Wednesday, July 1, 2009

The Artist Formerly Known as Prince: Live

The coolest post-Creem rock magazine in the world was New Zealand's Real Groove. This review appeared in its November 1997 issue--before Prince started calling himself Prince again.

Cajundome, Lafayette, La., August 13

Several days before playing the 14,000-plus-seating Cajundome in Lafayette, La., the former Prince Rogers Nelson granted a television interview during which he was asked the following question: Since his "name" is nothing more than an unpronounceable design, what do his employees call him when they want his attention? "Sir," he answered. Fair enough.

The pre-show signs were ominous. What sort of egomaniac plays his own music (in this case, the entire three-disc Emancipation album) over the sound system before he comes on-stage? Weirder yet, who but a televangelist subjects his faithful to endless repetitions of a pre-recorded message comprising nothing but directions for how to order his relics? Simply by calling 1-800-NEWFUNK, everything from necklaces (silver and gold), T-shirts, hockey jerseys, CDs (Crystal Ball, The Truth, Kama Sutra), "beanie hats," and--my favorite--"Mr. Happy and Emancipation Underwear" could be ours.

Call it the price of freedom. Having ended his relationship with Warner Brothers, the Artist Formerly Known As Prince now bears sole responsibility for whether or not his name--whatever it is--remains synonymous with profit. In other words, having driven the moneychangers from his temple, he now has to set up shop there himself, lest the cash flow trickle to a halt.

Sir has long appropriated religious imagery. In Lafayette he followed "The Cross," his hard-rocking orthodox gospel tune from Sign o' the Times, with "One of Us," the only hit Joan Osborne will ever have and the most provocative piece of theological inquiry to hit the pop charts since Murray Head asked Jesus Christ, Superstar, who in the world He thought He was twenty-six years ago. "Do U believe in love?" Sir asked the crowd between the songs. The sound of many thousands of voices shouting affirmatively in unison assured him that they did. Who's gonna pay sixty-five dollars per ticket not to believe in love?

Beginning promptly at 9:15 and ending promptly two hours later, Sir's "Jam of the Year Tour" lived up to its name. A bit of history puts the event in its proper context. Prince released his first album, For You, in 1978 at the age of nineteen. Bob Dylan released his first album in 1962 at twenty-one. Bruce Springsteen released his in 1973 at twenty-two. By 1982 Prince was king of the hill. All of twenty-three, he released 1999, which yielded the hits "Little Red Corvette" (song number four in Lafayette), "Delirious" (truncated as part of a piano-only medley), and its millernarian title cut (appropriately saved for an encore) and joined Dylan's Blonde on Blonde (1966) and Springsteen's The River (1980) in the great-double-album pantheon.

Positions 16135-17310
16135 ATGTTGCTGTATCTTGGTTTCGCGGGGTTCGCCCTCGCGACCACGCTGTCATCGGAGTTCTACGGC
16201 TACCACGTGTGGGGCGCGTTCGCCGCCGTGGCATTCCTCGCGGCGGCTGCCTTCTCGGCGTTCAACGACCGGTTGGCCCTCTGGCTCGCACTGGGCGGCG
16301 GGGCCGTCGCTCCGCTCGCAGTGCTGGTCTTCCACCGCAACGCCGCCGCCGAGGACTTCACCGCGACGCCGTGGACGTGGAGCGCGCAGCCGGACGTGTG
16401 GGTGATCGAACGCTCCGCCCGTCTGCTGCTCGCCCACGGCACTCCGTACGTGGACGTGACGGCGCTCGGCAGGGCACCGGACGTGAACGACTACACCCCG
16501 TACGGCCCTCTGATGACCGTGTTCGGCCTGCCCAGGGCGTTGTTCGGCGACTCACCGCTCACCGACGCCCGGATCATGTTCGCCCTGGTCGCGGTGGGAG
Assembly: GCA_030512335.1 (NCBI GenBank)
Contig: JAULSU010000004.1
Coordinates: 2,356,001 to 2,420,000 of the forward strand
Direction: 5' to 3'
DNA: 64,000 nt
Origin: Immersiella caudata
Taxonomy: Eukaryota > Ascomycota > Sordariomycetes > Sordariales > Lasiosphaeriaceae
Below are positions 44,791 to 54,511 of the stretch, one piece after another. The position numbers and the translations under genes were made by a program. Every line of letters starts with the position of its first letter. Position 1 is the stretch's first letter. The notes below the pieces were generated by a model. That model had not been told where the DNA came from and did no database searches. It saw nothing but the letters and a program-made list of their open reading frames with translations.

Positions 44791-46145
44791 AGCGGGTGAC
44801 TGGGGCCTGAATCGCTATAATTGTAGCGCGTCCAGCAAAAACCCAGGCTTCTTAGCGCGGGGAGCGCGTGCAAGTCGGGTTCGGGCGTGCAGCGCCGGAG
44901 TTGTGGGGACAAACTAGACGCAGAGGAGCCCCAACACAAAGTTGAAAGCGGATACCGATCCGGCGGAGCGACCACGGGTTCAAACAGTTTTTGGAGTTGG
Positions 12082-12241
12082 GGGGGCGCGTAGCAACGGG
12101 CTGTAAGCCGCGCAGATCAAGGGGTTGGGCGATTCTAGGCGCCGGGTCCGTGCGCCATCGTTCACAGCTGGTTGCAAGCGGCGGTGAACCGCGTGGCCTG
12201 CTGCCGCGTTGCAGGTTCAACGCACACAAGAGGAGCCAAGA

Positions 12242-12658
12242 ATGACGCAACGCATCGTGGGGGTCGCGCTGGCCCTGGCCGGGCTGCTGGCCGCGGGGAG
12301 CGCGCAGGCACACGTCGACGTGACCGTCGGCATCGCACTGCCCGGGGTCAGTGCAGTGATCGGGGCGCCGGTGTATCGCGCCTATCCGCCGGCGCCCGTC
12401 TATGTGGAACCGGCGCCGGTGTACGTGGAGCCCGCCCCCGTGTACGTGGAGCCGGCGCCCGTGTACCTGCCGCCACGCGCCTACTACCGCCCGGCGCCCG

Dylan, however, waited nine years before delivering his next great album, Blood on the Tracks, and Springsteen waited four before delivering Born in the U.S.A. Prince delivered Purple Rain immediately, then kept on delivering. (Only 1985's Around the World in a Day has acquired a reputation as a dud). And according to a recent story in the New York Times, Sir has "one thousand or so unreleased songs" in his vaults. That's a hundred albums' worth, give or take a box set, a total that Dylan and Springsteen combined--heck, throw in Neil Young--can't touch.

And although Dylan and Springsteen were, in fact, still touring successfully in the nineteenth years of their careers, they were not filling their shows with non-stop Michael-and-Janet dancing, piano humping, costume changes (three), heavy-metal guitar solos (many), or invitations to crowd members to dance on-stage (four). And even if they had been, do you think either Dylan or Springsteen could've ever moved every man in a Louisiana sports facility to sing along both loudly and proudly to "If I Was Your Girlfriend"?

"I'd love to stay, but I ain't got no more hits," the diminutive genius joked at one point, apparently oblivious to his omission of "U Got the Look" and "The Holy River," to name just two. Then he launched into his tributes to classic rock bands, "Cream" and "Kiss," and the near sell-out crowd responded to Sir with love once more.

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